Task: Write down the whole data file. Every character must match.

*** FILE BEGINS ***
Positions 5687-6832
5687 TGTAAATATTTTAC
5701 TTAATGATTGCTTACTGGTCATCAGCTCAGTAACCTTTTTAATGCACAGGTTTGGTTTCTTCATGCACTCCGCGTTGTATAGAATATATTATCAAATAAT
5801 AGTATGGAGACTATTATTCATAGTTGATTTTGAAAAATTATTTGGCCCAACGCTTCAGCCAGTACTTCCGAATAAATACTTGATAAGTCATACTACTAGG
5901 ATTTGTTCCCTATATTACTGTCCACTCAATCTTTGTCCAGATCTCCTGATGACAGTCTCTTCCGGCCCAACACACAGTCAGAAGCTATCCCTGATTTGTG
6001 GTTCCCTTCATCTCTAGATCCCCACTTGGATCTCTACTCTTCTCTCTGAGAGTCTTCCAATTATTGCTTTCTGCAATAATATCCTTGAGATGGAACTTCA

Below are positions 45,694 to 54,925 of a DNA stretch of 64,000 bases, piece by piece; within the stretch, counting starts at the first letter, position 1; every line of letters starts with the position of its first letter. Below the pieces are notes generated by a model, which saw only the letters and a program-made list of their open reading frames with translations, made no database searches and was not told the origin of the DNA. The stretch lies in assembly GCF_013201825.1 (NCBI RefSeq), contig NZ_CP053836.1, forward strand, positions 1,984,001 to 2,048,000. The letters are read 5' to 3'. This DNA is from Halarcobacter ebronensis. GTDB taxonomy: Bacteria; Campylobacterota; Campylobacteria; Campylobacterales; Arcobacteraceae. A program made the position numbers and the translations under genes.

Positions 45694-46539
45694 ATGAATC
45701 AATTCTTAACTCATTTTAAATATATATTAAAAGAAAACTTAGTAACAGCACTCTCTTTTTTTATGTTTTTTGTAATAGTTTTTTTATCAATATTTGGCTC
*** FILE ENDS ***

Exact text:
Positions 5687-6832
5687 TGTAAATATTTTAC
5701 TTAATGATTGCTTACTGGTCATCAGCTCAGTAACCTTTTTAATGCACAGGTTTGGTTTCTTCATGCACTCCGCGTTGTATAGAATATATTATCAAATAAT
5801 AGTATGGAGACTATTATTCATAGTTGATTTTGAAAAATTATTTGGCCCAACGCTTCAGCCAGTACTTCCGAATAAATACTTGATAAGTCATACTACTAGG
5901 ATTTGTTCCCTATATTACTGTCCACTCAATCTTTGTCCAGATCTCCTGATGACAGTCTCTTCCGGCCCAACACACAGTCAGAAGCTATCCCTGATTTGTG
6001 GTTCCCTTCATCTCTAGATCCCCACTTGGATCTCTACTCTTCTCTCTGAGAGTCTTCCAATTATTGCTTTCTGCAATAATATCCTTGAGATGGAACTTCA

Below are positions 45,694 to 54,925 of a DNA stretch of 64,000 bases, piece by piece; within the stretch, counting starts at the first letter, position 1; every line of letters starts with the position of its first letter. Below the pieces are notes generated by a model, which saw only the letters and a program-made list of their open reading frames with translations, made no database searches and was not told the origin of the DNA. The stretch lies in assembly GCF_013201825.1 (NCBI RefSeq), contig NZ_CP053836.1, forward strand, positions 1,984,001 to 2,048,000. The letters are read 5' to 3'. This DNA is from Halarcobacter ebronensis. GTDB taxonomy: Bacteria; Campylobacterota; Campylobacteria; Campylobacterales; Arcobacteraceae. A program made the position numbers and the translations under genes.

Positions 45694-46539
45694 ATGAATC
45701 AATTCTTAACTCATTTTAAATATATATTAAAAGAAAACTTAGTAACAGCACTCTCTTTTTTTATGTTTTTTGTAATAGTTTTTTTATCAATATTTGGCTC